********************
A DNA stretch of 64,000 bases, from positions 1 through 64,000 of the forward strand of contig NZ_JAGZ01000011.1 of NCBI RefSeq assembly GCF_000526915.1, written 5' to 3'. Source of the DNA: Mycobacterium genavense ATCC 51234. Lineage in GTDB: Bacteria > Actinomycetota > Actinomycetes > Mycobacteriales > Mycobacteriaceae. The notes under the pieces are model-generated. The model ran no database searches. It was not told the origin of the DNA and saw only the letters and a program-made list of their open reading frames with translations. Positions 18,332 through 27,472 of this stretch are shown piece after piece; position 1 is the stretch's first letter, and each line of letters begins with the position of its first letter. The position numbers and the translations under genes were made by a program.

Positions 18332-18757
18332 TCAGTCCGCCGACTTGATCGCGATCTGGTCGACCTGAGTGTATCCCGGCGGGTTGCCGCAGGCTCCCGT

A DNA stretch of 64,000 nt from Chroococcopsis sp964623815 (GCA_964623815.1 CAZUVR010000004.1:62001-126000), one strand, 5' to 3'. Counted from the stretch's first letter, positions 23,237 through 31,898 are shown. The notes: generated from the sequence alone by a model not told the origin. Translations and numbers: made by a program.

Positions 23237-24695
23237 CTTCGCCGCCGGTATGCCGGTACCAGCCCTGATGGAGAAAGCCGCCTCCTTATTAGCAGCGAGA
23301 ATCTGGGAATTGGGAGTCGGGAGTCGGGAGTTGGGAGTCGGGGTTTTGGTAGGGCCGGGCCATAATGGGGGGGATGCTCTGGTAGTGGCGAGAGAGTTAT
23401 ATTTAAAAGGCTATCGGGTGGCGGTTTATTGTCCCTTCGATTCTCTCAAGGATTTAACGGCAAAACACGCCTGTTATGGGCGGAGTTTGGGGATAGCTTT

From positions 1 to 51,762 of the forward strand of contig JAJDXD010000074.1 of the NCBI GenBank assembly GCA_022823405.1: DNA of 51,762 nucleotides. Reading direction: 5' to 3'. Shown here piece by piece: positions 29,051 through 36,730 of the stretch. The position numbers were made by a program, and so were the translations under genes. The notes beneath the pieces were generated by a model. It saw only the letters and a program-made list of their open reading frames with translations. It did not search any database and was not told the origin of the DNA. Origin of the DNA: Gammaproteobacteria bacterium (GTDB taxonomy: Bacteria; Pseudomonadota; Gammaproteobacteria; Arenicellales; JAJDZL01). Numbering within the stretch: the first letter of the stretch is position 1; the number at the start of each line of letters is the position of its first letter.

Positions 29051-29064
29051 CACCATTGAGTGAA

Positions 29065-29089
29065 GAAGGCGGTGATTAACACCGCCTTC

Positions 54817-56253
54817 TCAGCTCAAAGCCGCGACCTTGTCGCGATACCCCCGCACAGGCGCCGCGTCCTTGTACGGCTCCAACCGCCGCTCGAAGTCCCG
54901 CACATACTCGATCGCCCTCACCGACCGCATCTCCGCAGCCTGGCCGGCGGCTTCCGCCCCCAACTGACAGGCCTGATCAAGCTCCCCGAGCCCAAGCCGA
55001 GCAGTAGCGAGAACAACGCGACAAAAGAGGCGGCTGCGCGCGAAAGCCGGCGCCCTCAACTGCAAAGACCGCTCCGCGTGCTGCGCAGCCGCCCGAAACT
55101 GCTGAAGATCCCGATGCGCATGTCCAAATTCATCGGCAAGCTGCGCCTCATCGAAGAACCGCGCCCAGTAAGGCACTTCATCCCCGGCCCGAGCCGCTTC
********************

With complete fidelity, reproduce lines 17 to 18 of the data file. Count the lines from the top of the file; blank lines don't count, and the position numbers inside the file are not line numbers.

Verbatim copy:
55001 GCAGTAGCGAGAACAACGCGACAAAAGAGGCGGCTGCGCGCGAAAGCCGGCGCCCTCAACTGCAAAGACCGCTCCGCGTGCTGCGCAGCCGCCCGAAACT
55101 GCTGAAGATCCCGATGCGCATGTCCAAATTCATCGGCAAGCTGCGCCTCATCGAAGAACCGCGCCCAGTAAGGCACTTCATCCCCGGCCCGAGCCGCTTC